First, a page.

Below are listed 16 points of importance that this law aims to implement; among others: establishing national, state, and regional regulatory commissions, establishing a standard for dealing with mezcal bi-products and waste, creating a national registry of all species, sub-species and phenotypes of agave used to make mezcal, and establishing The National Institute for Scientific and Technological Investigation of Maguey-Mezcal:

  1. Regulate medium and small producers of traditional mezcal.
  2. Protect the social patrimony of mezcal to strengthen the national identity.
  3. Establish a standard system for dealing with mezcal-bi-products / waste.
  4. Institutionalize, as maximum authorities, National, State, and Regional Regulatory Commissions.
  5. Create a National Registry of all species, sub-Species and phenotypes of maguey used to make mezcal.
  6. Create a National Registry of all Traditional Mezcal producers.
  7. Establish a certification system for traditional mezcal.
  8. Propose a Denomination of Origin system based on micro-regions, and the “gusto historico” (socio-historic-taste), type of maguey and methods of production used in each region.
  9. Establish a system by which Regional Regulatory Committees will coordinate with the National Regulatory Committees to grant Denominations of Origin.
  10. Propose a uniform contract to regulate the price of maguey by region.
  11. Establish a system to organize producers of maguey and mezcal.
  12. Propose benefits for mezcal and maguey producers.
  13. Establish The National Institute for Scientific and Technological Investigation of Maguey-Mezcal.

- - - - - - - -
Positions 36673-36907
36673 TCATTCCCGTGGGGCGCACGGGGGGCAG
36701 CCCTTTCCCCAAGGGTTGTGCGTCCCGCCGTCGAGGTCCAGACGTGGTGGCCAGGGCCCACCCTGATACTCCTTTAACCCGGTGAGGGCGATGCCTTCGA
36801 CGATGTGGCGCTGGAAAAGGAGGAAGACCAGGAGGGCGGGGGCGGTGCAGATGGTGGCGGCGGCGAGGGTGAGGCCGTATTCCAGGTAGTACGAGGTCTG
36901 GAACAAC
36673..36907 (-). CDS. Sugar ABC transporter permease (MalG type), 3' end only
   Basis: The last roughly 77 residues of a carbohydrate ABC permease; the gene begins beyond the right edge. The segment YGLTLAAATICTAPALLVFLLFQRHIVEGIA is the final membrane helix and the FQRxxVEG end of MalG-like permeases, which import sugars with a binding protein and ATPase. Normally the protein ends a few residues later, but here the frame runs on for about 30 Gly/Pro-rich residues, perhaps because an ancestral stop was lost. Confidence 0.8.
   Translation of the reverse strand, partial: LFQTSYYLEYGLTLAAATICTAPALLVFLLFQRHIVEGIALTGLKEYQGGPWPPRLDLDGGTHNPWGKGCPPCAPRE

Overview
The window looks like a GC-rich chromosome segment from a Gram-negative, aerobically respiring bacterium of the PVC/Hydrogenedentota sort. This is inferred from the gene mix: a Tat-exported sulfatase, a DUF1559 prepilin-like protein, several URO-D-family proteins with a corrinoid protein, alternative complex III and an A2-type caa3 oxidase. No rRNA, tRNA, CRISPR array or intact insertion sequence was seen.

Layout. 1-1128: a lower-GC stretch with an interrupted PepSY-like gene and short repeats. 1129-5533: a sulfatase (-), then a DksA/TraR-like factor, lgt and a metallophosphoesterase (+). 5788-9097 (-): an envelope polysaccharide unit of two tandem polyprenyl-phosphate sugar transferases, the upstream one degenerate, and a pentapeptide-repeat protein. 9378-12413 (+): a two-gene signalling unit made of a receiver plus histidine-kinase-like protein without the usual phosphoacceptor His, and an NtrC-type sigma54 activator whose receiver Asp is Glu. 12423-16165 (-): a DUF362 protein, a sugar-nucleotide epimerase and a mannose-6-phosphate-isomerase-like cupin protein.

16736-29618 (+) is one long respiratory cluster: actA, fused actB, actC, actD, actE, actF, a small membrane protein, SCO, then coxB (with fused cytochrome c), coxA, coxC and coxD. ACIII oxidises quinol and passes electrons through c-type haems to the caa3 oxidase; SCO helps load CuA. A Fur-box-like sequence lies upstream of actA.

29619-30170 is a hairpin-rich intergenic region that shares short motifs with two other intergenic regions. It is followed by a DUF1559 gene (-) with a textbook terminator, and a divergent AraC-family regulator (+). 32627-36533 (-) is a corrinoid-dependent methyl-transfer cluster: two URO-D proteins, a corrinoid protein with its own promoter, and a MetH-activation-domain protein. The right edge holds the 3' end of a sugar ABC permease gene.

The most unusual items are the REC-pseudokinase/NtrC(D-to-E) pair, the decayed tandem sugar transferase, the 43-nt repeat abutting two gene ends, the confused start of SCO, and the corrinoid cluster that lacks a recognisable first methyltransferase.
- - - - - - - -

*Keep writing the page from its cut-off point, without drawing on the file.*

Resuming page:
14. Create a system for sustainability and economic development in rural-traditional-mezcal-making-communities.
  15. Create a Counsel of Participatory Citizens comprised of youth, women, specialists and members of indigenous communities that will impact the public politics of the maguey-mezcal sector.
  16. Create a Resolution Committee that will resolve conflicts that originate in the maguey-mezcal sector.

There is a rough version of the law available for download on our website www.maestrosdelmezcal.com. You will notice that some parts were taken directly from the NOM-070 and are yet to be revised.  It is our intention to fully revise the greater part of this section. This law is a proposal to regulate and define traditional mezcal, the terms artisanal / ancestral should be disregarded. When we have a more developed and refined version of the law we will try to offer an English translation, as we know a lot of the traditional mezcal consumed in the current market is consumed outside of Mexico. We are still working on the finer points and there is still plenty of time to work on the specifics and the exact wording of the law, for this reason we invite the general public to comment, opine and offer any criticism or concern regarding this proposed law.

Susan Coss is the Co-founder of Mezcalistas. She is a long time business, marketing and communications strategist in the sustainable food and beverage worlds. Over the past 15 years, Susan's work has focused on promoting the connection between land, farmers and food and beverage crafters.


  • Jim
    June 27, 2019

    Is this new law just a sneaky way to tax individual and family mescaleros who sell directly to neighbors, friends and touristas— and don’t report the income?